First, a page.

three thriller reviews: lock every door, night film, eight perfect murders

lock every door

by riley sager


riley sager’s lock every door is one of the two thrillers published in 2019 that i constantly mistake for one another: the other is the turn of the key by ruth ware. i only confused them thanks to their similar covers, and the fact that both follow a woman secluded in an apartment/house they have to look after, only for their safety to be threatened by a terrifying force who wants to cause them harm.

i have yet to read ruth ware’s book, but i’m very much looking forward to it now, as i loved the isolation of the main character in lock every door. there’s an old money feel to the bartholomew, the apartment complex she moves in to, complete with mysterious dumbwaiters, an old elevator, and the eerie feeling of constantly being watched, no matter what you do. riley sager perfectly captures the ambience of such a place, and you desperately want jules to uncover what, exactly, is going on in the building.

my main issue with this book is predictability. it’s very easy to spot the signs earlier on in the book concerning why it’s jules being targeted, and where the story is going to go. it’s almost to the point of it being spoon fed to you, and the final twist wasn’t all that much of a surprise thanks to that. sager writes into cliches typical of the genre that are almost impossible to put aside to enjoy the plot as it unfolds.

while i enjoyed lock every door, it’s not all that original. it’s a quick read with an engaging main character and a wonderful setting, but i don’t think i would ever re-read it.


night film

by marisha pessl


in march, i took part in nightmare maven’s creepy book club read of night film, a 2013 mystery/thriller novel following a journalist who, ten years after tanking his career writing an exposé on a reclusive film director, returns to uncover the truth behind the tragic death of the film director’s daughter.

marisha pessl’s neverworld wake was one of my favourite reads of 2019, and while night film is just as readable in spite of being over 300 pages longer, it didn’t quite live up to neverworld wake.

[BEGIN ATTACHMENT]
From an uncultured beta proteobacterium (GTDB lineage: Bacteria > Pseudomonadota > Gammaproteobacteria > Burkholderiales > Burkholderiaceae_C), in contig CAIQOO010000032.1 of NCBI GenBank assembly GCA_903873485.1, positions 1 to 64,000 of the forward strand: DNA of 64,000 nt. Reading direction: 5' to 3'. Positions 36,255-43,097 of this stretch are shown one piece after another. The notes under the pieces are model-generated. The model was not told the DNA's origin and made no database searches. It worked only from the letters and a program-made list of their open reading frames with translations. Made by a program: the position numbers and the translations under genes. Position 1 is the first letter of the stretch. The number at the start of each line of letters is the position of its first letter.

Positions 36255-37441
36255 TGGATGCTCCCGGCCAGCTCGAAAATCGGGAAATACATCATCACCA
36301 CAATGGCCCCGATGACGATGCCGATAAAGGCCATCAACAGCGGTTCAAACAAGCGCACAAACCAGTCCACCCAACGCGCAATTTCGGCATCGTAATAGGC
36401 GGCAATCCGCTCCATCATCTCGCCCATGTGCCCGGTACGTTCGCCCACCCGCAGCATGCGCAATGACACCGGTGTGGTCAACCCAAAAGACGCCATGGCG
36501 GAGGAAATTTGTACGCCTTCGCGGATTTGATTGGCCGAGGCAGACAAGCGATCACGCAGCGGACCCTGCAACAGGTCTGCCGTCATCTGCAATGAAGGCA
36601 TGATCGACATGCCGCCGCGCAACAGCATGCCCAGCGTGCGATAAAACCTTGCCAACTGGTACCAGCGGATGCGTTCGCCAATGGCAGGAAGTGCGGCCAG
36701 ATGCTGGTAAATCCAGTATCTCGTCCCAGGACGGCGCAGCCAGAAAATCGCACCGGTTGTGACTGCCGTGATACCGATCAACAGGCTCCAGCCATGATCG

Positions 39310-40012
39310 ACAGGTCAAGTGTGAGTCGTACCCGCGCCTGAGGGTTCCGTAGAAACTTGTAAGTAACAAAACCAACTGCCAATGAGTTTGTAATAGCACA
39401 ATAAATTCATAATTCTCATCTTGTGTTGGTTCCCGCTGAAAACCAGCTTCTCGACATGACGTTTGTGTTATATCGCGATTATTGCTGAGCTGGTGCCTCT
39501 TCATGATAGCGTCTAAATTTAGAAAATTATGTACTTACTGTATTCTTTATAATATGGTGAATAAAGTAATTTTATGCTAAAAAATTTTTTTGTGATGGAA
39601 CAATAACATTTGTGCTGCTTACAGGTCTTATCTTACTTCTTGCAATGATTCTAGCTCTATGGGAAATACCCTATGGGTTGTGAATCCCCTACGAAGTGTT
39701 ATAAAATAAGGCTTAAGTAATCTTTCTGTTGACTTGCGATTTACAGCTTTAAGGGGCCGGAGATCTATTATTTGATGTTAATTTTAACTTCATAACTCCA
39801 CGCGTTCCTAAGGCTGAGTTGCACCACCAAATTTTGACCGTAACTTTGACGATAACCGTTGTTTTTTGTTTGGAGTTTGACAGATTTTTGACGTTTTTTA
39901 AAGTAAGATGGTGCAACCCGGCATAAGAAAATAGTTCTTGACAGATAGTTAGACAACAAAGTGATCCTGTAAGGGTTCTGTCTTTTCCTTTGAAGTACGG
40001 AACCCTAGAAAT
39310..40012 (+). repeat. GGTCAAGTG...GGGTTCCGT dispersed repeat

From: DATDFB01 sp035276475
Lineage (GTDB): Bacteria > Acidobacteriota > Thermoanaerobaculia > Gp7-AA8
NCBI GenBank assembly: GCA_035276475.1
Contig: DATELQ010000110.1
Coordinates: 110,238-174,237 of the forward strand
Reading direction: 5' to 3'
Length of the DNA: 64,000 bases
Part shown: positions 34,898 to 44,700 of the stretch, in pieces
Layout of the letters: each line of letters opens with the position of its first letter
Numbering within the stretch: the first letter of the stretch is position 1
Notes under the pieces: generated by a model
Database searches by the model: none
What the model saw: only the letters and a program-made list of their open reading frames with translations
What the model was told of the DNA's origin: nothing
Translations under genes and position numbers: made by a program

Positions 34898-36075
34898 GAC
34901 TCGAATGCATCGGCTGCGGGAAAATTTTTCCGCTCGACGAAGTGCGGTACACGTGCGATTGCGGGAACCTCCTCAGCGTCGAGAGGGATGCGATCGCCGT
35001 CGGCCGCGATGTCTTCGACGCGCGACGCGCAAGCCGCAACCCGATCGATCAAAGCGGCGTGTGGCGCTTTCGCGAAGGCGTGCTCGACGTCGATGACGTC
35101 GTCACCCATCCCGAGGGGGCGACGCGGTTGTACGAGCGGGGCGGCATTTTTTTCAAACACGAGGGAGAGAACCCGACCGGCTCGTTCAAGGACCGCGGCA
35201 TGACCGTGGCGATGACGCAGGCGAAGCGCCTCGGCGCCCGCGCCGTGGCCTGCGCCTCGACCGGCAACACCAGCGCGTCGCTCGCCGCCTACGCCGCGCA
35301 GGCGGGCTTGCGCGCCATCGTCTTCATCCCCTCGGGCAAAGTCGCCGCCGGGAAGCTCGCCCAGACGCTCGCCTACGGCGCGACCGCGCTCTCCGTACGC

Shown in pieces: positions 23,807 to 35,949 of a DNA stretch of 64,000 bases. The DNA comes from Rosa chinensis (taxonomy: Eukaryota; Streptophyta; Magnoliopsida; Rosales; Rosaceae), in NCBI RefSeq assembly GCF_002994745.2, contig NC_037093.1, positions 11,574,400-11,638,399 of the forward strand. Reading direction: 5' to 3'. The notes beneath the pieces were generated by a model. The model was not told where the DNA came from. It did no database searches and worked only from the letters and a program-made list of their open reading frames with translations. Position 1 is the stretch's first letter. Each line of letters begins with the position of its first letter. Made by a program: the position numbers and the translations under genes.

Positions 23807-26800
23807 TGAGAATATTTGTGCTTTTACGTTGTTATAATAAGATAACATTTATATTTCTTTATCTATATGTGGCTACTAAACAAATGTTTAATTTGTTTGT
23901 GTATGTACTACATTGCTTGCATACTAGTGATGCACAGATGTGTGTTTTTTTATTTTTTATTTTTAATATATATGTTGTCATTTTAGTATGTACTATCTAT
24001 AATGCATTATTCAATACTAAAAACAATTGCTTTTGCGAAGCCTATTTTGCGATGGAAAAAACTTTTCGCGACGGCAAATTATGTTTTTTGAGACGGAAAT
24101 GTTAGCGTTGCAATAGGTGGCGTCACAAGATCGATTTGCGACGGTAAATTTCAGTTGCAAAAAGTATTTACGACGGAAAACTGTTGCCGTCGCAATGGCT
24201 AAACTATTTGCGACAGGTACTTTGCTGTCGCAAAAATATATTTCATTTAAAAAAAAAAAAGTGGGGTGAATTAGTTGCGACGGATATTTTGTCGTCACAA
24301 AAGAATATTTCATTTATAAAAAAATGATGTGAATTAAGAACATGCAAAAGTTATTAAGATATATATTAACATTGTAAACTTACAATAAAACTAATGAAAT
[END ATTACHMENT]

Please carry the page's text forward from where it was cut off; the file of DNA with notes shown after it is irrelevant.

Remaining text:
the cast at the centre of this mystery is compelling: there’s our journalist, scott mcgrath, obsessive and driven to uncover the truth; nora halliday, a young aspiring actress recently moved to the city who joins mcgrath on his search; and hopper, mysterious and aloof, who begrudgingly accompanies the other two in finding out what happened to ashley cordova. each of them is distinct in their personality without becoming a stereotype of what they represent in this genre, and one of the best parts of the book is reading their interactions and the conflicts that arise from their pasts that interfere with the investigation.

marisha pessl is also incredible at writing not just scenes of suspense, but ones of horror, too. the opening image of a woman in red made my skin crawl, and it has the same effect each time it returns throughout. her descriptions of cordova’s films and certain moments of threat leave you sick to your stomach. i would love to see pessl write a book that is solely horror, as i think she would do an incredible job, especially if she utilises mixed-media inserts like she does in night film.

where this book ultimately failed me was in its ending. i won’t spoil it, because i genuinely think this is a book that so many people could enjoy, and probably love the ending of, too. it just felt like a betrayal of a certain character’s growth, which left me confused as to what the message of the narrative was supposed to be.

i think marisha pessl enjoys writing divisive endings, and a lot of people in the book club loved the ending, so i think i just fall unfortunately on the side of people the ending missed the mark with.

still, i really do think this is a creepy mystery, with pessl doing something new and wholly original that i really wish more writers would take inspiration from when they claim to write something ‘new’ but just reiterate the same thing we’ve seen time and time again in the genre.


rules for perfect murders

by peter swanson


do you see what i did at the end of my night film review? that was me directly calling out peter swanson for… this.

it may come across as harsh, but peter swanson’s rules for perfect murders– or eight perfect murders, which was the title of the kindle copy i read, but apparently changes depending on the country you’re from. i don’t understand it, but that’s publishing for you– is nothing original. from the blurb, you expect something fresh, exciting: the concept of real murders mimicking fictional ones is a trope i love, and yet peter swanson managed to bore me.

what really lets this book down is that it’s all tell. ‘i did this, i did that, i will do this’, and barely any reasoning behind why. he’s so passive! malcolm kershaw, our main character, is so unbelievably boring in spite of everything that is going on around him. he’s plain, the textbook main character, so unbelievably predictable that it was no surprise to me when i found out this is the intended first book in a crime series. it really doesn’t help that not a single twist in this surprised me, and there are many.

as is a constant in half the books i read and dislike, swanson also can’t write women for shit. the amount of women who are interested in malcolm… and for what? what is there to him? he’s just another self-insert of an author who most women probably wouldn’t even notice, no offence, and every woman is a plain jane damsel who needs a man to look after them. booooring!

this just really isn’t for me, and, honestly? i think i’m going to focus on reading thrillers and mysteries by people who aren’t white cishet men, because they always seem to let me down.


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